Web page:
The Leatherman Free T4 is a multitool with the size of a Swiss Army Knife and the novelty that it uses magnets to keep all its tools in its casing. Is it as good as the legendary Leatherman multitool? Read the review or watch the video!
- Weight: 122 grams (with pocket clip)
- Size: 93 X 22 X 17 mm (without clip)
- Price: €79,95/$59,95
This reviews starts at the office of the Leatherman distributer in The Netherlands. I was visiting him to catch up the stuff I do for my channels and the new hardware items he is bringing for next season. We started talking on Leatherman and I realized I totally missed the launch of the Leatherman Free T2 and T4. The difference between the two is the amount of tools incorporated hence the difference in price and weight and the fact that the T4 comes standard with a pocket clip. While talking I played around with a Free T4 that was lying on the table. I soon realized there was something addicting to this small Swiss Army Knife like Leatherman. What is it?
Spring loaded tools
Most pocketknives work with a sort of spring inside the knife to keep the ‘tools’ inside the casing: this is called spring loaded. When you flick a tool open you feel a small resistance; when you close it… the same and in the last moment of closing it flicks itself. This is the spring in the casing. This flicking moment is addictive; if I have a knife in my hand I always start flicking it open and close without even noticing. It is comforting in a strange way. But these springs are not springs in a traditional way. They are small and thin pieces of metal under tension in a casing. According to Leatherman such a spring is a vulnerable part in a knife so Leatherman – keen on innovating designs – thought: let’s loose the spring loaded tools and come up with something new.
Magnets part 1
This ‘something new’ are two magnets in the heart of the Free T2 and T4. From the outside the magnets are not visible, they are incorporated in pieces of plastic. The function of the magnets is fabulous. Every tool has a beautiful flick-back-into-place feeling and sound. And flicking the tools out of its house feels more enjoyable than the spring-loaded knives I have; it is even more addictive.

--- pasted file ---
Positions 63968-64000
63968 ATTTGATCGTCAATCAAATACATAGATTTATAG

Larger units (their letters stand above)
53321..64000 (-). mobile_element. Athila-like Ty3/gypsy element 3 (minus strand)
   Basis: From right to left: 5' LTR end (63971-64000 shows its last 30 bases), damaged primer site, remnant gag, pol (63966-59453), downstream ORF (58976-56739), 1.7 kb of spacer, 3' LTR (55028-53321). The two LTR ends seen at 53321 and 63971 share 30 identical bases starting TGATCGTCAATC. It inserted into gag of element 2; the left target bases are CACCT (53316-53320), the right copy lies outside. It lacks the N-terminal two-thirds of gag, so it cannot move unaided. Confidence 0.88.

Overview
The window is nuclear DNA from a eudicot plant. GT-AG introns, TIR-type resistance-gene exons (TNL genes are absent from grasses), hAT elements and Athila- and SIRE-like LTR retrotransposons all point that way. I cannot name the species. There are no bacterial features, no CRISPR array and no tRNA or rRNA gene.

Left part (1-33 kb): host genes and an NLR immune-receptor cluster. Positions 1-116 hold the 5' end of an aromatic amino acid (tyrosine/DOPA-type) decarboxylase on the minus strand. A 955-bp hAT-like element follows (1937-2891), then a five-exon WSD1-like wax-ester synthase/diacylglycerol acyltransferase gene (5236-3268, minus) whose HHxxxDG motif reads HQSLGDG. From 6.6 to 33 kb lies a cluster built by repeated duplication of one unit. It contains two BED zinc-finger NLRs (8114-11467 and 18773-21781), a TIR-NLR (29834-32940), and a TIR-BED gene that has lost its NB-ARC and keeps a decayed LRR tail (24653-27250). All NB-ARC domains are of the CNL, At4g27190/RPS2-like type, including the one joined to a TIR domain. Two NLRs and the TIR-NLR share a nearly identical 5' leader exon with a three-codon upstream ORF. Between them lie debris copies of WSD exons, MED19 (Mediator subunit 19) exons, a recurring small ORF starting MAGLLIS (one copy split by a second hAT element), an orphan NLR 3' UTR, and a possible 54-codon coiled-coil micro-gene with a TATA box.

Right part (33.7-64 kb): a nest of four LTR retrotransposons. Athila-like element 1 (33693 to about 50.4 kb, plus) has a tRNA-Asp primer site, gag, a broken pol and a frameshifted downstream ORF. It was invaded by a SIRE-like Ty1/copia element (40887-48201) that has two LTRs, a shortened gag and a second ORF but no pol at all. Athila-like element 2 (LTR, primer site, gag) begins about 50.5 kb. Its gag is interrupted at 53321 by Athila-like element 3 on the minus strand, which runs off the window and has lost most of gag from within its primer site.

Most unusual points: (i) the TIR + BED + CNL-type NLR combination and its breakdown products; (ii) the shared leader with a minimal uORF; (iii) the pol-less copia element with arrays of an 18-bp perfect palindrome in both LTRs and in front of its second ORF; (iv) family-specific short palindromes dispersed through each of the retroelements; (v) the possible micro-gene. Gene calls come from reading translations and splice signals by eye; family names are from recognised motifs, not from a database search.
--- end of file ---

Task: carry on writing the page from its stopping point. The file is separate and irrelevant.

One hand operation
Next to the addictive part the magnets also make getting the tools out of the casing easier. Getting the tools out of the casing is now a truly one hand operation. To do this every tool has a little knob (see picture!) and by pressing on the knob the tool raises. The only tool where this method does not really work easy is de knifeblade itself. I think this is done out of safety reasons and I couldn’t agree more. To open the knife you need two hands and I think the large opening in the knife blade is a way more comfortable solution than most Swiss Army Knives that use a ‘nail-breaker’ slid in the blade and tools. Now let’s have a closer look at all the Free T4 tools individually.
Free T4 Knife blade
On every pocketknife the main tool is…the knife blade. The T4 blade is made from 420 HC stainless steel. It is 60 mm long and the cutting edge is 52 mm. I mentioned the opening in the knife blade already and the blade has a drop point. Rather special for a pocketknife is how the blade has been grinded: it is concave with a V-grind at the cutting edge. This shape gives an ultra sharp edge and the T4 cuts through Paracord and branches with great easy. The blade – as are the others tools – is locked firm in place and after using I don’t notice any slack on the construction. Getting the blade back in its house you only need one hand but I feel more comfortable using two. The locking mechanism of all the tools is exceptionable well made.
Free T4 scissors
I always like when a pocketknife has a pair of scissors. They are easy when travelling to cut wires, labels and the occasional tiewrap and the T4 does this well. But the most used function of scissors for me is simply cutting nails. In cutting nails the T4 is not that great. I’ve compared the cutting edge to some other pocketknife scissors and the T4 scissor is quite thick making it hard to get to the nail. So… improvement here. What I do like is that the moving scissor arm has a few ridges that provide super grip to the thumb. The moving arm of the scissor is spring loaded by the way…
Free T4 Awl and Extra Small screwdriver
The main function of this combination tool is for sure the awl, in second place comes the extra small screwdriver. Lets start with the last one. The screwdriver is indeed small and I used it on my glasses en some small screws in electrical stuff. It works fine with one limitation: the screws should not be placed to deep. If they are the screwdriver is too wide.
The awl-function… I feel ambiguous about this. An awl should be pointy, sharp and make a hole. The Free T4 awl needs quite some force to get through firm material like a leather belt. If is does, is doesn’t make a hole but a slit. This is logical since the shape of the awl: flat and wide and not to sharp. Prying a small hole is not possible and using it as a sawing machine – that is why the opening is in the awl – is not advisable. I’d rather see a useful awl than the combination like this.